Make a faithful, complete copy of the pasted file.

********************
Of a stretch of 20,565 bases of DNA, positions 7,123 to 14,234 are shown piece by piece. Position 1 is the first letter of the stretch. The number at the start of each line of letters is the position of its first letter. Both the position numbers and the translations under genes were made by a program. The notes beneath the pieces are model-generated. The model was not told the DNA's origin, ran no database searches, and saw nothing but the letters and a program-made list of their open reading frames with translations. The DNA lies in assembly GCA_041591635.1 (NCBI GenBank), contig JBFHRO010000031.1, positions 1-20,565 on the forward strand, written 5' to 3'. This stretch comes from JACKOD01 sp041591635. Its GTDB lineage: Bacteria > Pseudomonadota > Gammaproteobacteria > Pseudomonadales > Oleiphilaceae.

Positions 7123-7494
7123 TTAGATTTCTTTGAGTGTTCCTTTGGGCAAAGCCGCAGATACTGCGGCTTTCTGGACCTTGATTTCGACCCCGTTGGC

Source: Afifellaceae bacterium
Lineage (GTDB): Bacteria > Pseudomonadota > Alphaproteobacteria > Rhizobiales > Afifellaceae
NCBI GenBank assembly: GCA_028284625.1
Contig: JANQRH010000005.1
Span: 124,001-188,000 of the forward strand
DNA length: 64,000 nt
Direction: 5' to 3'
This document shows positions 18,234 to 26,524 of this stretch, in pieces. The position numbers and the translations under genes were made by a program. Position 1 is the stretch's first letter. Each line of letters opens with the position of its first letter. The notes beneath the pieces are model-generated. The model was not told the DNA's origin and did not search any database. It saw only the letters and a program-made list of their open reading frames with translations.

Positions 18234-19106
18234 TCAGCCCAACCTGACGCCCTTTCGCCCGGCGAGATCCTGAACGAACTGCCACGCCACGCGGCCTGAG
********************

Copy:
Of a stretch of 20,565 bases of DNA, positions 7,123 to 14,234 are shown piece by piece. Position 1 is the first letter of the stretch. The number at the start of each line of letters is the position of its first letter. Both the position numbers and the translations under genes were made by a program. The notes beneath the pieces are model-generated. The model was not told the DNA's origin, ran no database searches, and saw nothing but the letters and a program-made list of their open reading frames with translations. The DNA lies in assembly GCA_041591635.1 (NCBI GenBank), contig JBFHRO010000031.1, positions 1-20,565 on the forward strand, written 5' to 3'. This stretch comes from JACKOD01 sp041591635. Its GTDB lineage: Bacteria > Pseudomonadota > Gammaproteobacteria > Pseudomonadales > Oleiphilaceae.

Positions 7123-7494
7123 TTAGATTTCTTTGAGTGTTCCTTTGGGCAAAGCCGCAGATACTGCGGCTTTCTGGACCTTGATTTCGACCCCGTTGGC

Source: Afifellaceae bacterium
Lineage (GTDB): Bacteria > Pseudomonadota > Alphaproteobacteria > Rhizobiales > Afifellaceae
NCBI GenBank assembly: GCA_028284625.1
Contig: JANQRH010000005.1
Span: 124,001-188,000 of the forward strand
DNA length: 64,000 nt
Direction: 5' to 3'
This document shows positions 18,234 to 26,524 of this stretch, in pieces. The position numbers and the translations under genes were made by a program. Position 1 is the stretch's first letter. Each line of letters opens with the position of its first letter. The notes beneath the pieces are model-generated. The model was not told the DNA's origin and did not search any database. It saw only the letters and a program-made list of their open reading frames with translations.

Positions 18234-19106
18234 TCAGCCCAACCTGACGCCCTTTCGCCCGGCGAGATCCTGAACGAACTGCCACGCCACGCGGCCTGAG